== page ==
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Interview and Giveaway with Author Heather Killough-Walden (Giveaway Closed)

Heather Killough-Walden is about to publish her first paperback book, Avenger’s Angel. I’m a fan not only of Heather’s work but of the extraordinary path she forged to get this book published. Several years ago, Heather began publishing for free on several Internet sites and was struck by how positively readers responded to her work. It occurred to her that perhaps she could get paid to do what she loved, so she began self publishing her eBooks on Amazon. When one of her books hit number one on Amazon in the vampire category, her career took off. An agent sought her out, signed her, and now she has just published her first non-eBook with Signet, Avenger’s Angel.

I’m excited to say that Heather is giving five lucky readers each an autographed copy of her new book, Avenger’s Angel. Want one? Just comment on this post by 11:59 p.m. eastern time on Thursday, December 1st.  And, although we’d love for you to comment many times, you will only be entered in the contest once.  If you review for another Web site or blog, please abstain from entering. The winners will be notified by email on Friday morning and will have 24 hours to respond. Another winner will be selected on Saturday morning if the winner has not responded. Books will be mailed to the winner the following week.

Heather, thanks for taking the time to talk with AAR.

Thank you for having me!

So, you must be really excited to publish your first non-eBook, Avenger’s Angel. Can you tell us a little about it?

To begin with, the characters are epic. Does it get more larger-than-life than the four main archangels: Michael, Gabriel, Uriel and Azrael? (btw, people often ask me why Raphael isn’t in the books and I have to be honest and say, “Well, my characters take over in their stories. They decide if they want to be in them or not and Raphael just didn’t show up for the audition.”) These aren’t your average run-of-the-mill angels. They’re not half-blood angels, they’re not the offspring of angels, and they’re not simply men who have angel-like abilities. No. These are the archangels. That, in and of itself, sets this series way apart from other angel books.

But add their personalities and the plot into the mix, and you have something truly unique. The Four Favored, as they’re called, have been on Earth for two-thousand years to find something that was promised to them and then, in the blink of an eye, lost to them. They knew its grandness just long enough to understand how much more important it was than anything else they had ever encountered or experienced. And hence, when given the chance to go after what they’d lost, they took it, despite the fact that it meant leaving their realm, giving up their positions, and losing a bit of the majestic power that makes them who and what they are.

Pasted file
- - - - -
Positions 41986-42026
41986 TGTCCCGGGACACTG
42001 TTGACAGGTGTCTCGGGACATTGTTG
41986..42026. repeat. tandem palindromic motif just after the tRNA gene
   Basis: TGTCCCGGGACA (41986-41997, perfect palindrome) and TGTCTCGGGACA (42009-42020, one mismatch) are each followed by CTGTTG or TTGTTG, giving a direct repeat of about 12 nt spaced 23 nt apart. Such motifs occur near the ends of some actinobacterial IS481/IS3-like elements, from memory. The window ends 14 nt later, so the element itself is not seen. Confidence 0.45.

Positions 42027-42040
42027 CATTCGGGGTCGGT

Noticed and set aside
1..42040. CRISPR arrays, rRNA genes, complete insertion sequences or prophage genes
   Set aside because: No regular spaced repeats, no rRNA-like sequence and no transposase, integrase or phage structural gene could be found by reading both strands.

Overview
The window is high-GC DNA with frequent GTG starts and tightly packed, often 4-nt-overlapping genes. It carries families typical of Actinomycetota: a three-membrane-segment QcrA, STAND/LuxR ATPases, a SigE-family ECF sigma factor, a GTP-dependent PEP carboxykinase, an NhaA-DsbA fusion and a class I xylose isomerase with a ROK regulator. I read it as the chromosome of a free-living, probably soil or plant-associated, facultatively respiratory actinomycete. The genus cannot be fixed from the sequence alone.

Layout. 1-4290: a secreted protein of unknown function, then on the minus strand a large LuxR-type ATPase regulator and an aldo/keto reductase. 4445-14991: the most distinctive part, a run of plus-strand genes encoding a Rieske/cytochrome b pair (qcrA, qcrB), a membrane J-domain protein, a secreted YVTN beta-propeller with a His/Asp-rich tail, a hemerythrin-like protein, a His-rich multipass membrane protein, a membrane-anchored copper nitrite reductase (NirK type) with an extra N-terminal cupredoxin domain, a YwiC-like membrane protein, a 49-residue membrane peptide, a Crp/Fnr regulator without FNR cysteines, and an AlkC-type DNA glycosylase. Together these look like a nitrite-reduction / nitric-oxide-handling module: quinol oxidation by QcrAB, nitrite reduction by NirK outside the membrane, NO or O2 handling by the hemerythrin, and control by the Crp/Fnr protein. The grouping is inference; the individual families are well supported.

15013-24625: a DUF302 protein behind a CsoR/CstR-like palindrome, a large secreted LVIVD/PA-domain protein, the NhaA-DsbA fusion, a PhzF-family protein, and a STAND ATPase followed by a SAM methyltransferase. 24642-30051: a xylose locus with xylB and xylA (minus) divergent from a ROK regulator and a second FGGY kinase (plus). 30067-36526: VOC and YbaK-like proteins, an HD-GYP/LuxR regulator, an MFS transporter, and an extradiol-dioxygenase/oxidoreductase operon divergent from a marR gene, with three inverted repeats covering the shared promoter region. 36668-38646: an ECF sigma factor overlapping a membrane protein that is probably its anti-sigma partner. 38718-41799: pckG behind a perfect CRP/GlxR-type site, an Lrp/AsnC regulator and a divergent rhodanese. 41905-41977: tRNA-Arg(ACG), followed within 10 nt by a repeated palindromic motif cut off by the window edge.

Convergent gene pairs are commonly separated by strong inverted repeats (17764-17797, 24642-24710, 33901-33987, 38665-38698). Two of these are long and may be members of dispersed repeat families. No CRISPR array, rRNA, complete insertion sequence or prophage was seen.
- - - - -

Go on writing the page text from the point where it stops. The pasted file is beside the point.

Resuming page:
Now imagine how different every human being is on Earth – and they’ve only been around a life time, if even that. One generation – forty years or so – and we all have different looks, tastes, customs, needs, desires. The archangels have been here for twenty centuries, so they’re as different as they come. And still, they are united in their brotherhood and their goal: to find their archesses. Despite their differences, their archesses seem perfectly matched to them, and you have to wonder… was this just fate? Or was there more to it than that?

The spark really hits the kindling when one of them finally does find his archess. She’s everything he’s ever dreamed of, but she’s an adult and her own human being. She’s lead her own life, one fraught with danger. No one ever sat her down and said, “Guess what? You’re an archess and you were originally designed to be the mate of an archangel.” Eleanore Granger is Uriel’s archess, and she is as independent as he is determined. They have major hurtles to jump in their relationship, and as the plot twists and turns and these hurtles become mountains, the pace becomes break-neck, nail-biting, edge-of-your-seat thrilling.

Fortunately, these two really were made for each other, and deep in their souls, they understand one another as no one else can. An example of this would be during their love scene…. I won’t divulge too much here, because I don’t want to spoil the good stuff, but suffice it to say, Eleanore is a woman who has had to maintain control all her life. She’s been running from someone; she’s had to be the epitome of careful. She’s tired of being careful. She’s tired of having control. She wants to be able to lose this control with someone, but it has to be someone she trusts. And in walks Uriel. ;) Uriel knows his archess, and is able to tend to her particular needs with perfect execution. It’s a match made in – well – the archangel realm.

Now if they can just make it past the cunning, charismatic “bad guy,” the powerful group of other-worldly men out to capture Eleanore, and the twists of fate set out by a plan none of them can understand or anticipate, they’ll be okay.